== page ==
[I] was at least somewhat saddened when I heard that Glenn Beck is ending the spectacular run of his program on Fox News Channel. It is one of the few regularly scheduled programs that I record with my DVR and watch every episode.
Mr. Beck is launching a new program on September 12 in a whole new format, on the Internet. My kind of stuff!
He and his team have produced a stage-setting initial program that I found fascinating. I am excited to see how they will perform thorough research, produce it with integrity and excellence, and deliver it with absolute cutting-edge distribution technologies. It will be great to watch, and even more important, to participate in. That’s because the focus is going to be helping us understand what we can DO to reclaim America’s exceptionalism and become forces for good within our culture, rather than being just entertained or merely inspired.
I invite you to join me. Here is the initial episode:
Having discovered Howard Gardner’s work (Harvard University) a few years ago, particularly his theory of multiple intelligences, I have been keenly interested in following further developments in the field. I am now reading a more recent book he wrote, Five Minds For The Future.
I recently discovered this interview Dr. Gardner gave for the Australian Institute for Company Directors, where he discusses a bit of the history of the book and what implications it has for educators. I encourage you to listen to it and ponder, as I have.
Disclaimer: While I believe Dr. Gardner has done some fascinating work that has value in its application, I have also discovered that Dr. Gardner and I diverge significantly in our views of human origins, society and politics. I have discovered elsewhere that Dr. Gardner celebrates Charles Darwin as perhaps the most significant investigator of our time. I, on the other hand, believe that science has failed to support Darwin’s hypotheses of macro-evolution. Dr. Gardner is also a strong proponent of socialism, stating elsewhere some radical views on income redistribution that I find abhorrent (see his interview with Richard Heffner). Nevertheless, I find his work on the five minds fascinating and compelling, while drawing significantly different conclusions about applications.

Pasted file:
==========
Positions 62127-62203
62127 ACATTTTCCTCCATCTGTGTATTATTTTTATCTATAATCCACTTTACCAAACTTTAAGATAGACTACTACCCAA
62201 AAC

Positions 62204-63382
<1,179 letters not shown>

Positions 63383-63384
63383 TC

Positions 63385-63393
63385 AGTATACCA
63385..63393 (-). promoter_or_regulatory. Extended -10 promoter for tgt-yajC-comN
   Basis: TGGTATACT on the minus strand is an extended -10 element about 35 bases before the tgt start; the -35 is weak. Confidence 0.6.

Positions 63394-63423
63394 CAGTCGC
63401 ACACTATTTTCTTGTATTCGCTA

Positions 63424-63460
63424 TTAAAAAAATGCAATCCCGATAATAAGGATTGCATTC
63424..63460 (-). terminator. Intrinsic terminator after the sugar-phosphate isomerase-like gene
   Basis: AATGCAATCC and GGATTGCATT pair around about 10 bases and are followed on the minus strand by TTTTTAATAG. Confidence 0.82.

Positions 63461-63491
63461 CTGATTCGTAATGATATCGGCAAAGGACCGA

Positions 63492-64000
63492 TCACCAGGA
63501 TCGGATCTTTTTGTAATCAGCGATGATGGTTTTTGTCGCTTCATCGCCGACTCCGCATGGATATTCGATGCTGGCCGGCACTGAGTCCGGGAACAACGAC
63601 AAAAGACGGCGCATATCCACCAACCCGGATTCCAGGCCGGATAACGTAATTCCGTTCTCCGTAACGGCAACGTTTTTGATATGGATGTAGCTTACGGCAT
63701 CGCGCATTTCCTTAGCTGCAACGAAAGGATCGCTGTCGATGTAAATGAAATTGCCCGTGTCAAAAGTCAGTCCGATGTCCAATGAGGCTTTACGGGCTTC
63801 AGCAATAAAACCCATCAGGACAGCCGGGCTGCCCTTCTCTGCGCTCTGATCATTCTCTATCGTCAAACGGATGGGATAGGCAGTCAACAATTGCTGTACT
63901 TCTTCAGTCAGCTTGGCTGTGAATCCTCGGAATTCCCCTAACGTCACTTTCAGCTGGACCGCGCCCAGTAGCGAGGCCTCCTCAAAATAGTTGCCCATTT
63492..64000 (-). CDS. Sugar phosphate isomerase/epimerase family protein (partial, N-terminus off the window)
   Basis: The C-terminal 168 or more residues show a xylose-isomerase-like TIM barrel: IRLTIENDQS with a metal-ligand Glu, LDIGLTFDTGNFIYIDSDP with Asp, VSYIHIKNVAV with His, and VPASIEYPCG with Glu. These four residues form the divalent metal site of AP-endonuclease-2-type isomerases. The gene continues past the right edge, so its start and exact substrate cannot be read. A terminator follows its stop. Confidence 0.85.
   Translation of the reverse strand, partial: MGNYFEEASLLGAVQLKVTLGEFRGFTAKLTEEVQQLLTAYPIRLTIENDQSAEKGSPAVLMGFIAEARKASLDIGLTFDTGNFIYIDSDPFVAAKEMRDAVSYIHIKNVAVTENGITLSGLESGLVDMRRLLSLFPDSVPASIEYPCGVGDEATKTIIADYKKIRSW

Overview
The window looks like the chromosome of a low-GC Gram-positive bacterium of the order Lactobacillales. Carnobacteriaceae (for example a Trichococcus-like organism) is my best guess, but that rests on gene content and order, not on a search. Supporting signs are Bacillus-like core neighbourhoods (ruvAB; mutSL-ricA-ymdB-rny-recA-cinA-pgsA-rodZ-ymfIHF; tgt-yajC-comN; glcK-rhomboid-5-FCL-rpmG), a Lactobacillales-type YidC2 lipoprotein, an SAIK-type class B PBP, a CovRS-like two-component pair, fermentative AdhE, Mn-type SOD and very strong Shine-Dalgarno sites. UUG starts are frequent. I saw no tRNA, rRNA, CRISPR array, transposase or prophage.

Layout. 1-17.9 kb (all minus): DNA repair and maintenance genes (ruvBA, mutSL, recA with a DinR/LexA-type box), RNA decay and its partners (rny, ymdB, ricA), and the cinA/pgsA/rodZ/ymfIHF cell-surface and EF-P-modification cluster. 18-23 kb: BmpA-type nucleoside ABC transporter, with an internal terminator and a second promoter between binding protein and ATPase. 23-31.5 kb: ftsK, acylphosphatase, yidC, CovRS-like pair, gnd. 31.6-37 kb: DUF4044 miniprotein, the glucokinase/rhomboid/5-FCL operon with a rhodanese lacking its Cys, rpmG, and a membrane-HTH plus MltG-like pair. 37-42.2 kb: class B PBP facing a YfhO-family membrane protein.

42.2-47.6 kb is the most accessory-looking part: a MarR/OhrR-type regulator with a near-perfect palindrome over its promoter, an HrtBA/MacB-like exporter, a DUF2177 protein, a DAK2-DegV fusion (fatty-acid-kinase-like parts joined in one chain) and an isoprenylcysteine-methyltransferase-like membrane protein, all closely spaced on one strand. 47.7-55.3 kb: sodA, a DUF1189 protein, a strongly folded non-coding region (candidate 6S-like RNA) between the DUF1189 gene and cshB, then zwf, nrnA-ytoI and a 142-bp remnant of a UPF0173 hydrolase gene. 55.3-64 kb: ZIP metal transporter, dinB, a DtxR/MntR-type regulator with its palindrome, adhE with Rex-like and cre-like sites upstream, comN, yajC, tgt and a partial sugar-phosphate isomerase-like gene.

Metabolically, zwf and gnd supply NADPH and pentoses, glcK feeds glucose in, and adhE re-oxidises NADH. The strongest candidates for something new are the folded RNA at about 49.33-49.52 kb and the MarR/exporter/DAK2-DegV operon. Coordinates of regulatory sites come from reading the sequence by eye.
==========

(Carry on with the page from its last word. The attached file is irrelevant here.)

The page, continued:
Author and speaker Daniel Pink has completed some very provocative work on trends in business and the economy. He is a hugely entertaining speaker, especially when he shares that he was a woefully unsuccessful student in law school. Dan shares three macro-level drivers of 21st century careers:
This talk was delivered around 2006 while promoting his book, A Whole New Mind: Why Right-Brainers Will Rule the Future. I have watched it multiple times, and it has profoundly affected how I think about how we should be planning our learning and our careers for the future. For us as educators, it should really spark discussion about what a higher education general education curriculum should look like. Ask yourself questions like these:”What types of careers will American students need to be prepared for in five or ten years?” “How do we identify the proper learning outcomes and the teaching methods to ensure our students are achieving them?” “What assessment methods and tools will allow us to measure student progress toward these outcomes?”
Once you’ve finished the presentation, watch this ten-minute question and answer session with Mr. Pink:
In the video presentation below, a new technology is discussed that practically blew me away. Imagine being able to upload photos to Flickr or some other photo sharing site, and then have them automatically linked to all the other photos and textual information from the Internet related to them, especially if they have geographic or other spatial attributes connected to them. And the resulting meta-display is almost instantly scalable and zoom-able.
Imagine having students do a research or exploratory project with this kind of rich information!
Tim Berners-Lee recently gave a presentation at a TED conference on what he sees as the next generation of the Web — Linked Data. He sees organizations and even us as individuals contributing to a growing, well-organized (albeit organically) repository of raw data. This is being fueled by the exponential expansion of social networking and social media sites on the Web.
This talk (in the video below) is only a little bit “techie”, and I think everyone who has used the Internet at all recently can find relevance in it. Berners-Lee is one of the two “real” inventors of the Internet (note: they did NOT talk to Al Gore first!), so his thoughts here should be considered very significant.
By the way, TED (www.ted.com) is a great source of short presentations by expert accomplished speakers. Students would do well to study the presentations there to get ideas for how to make their own presentations.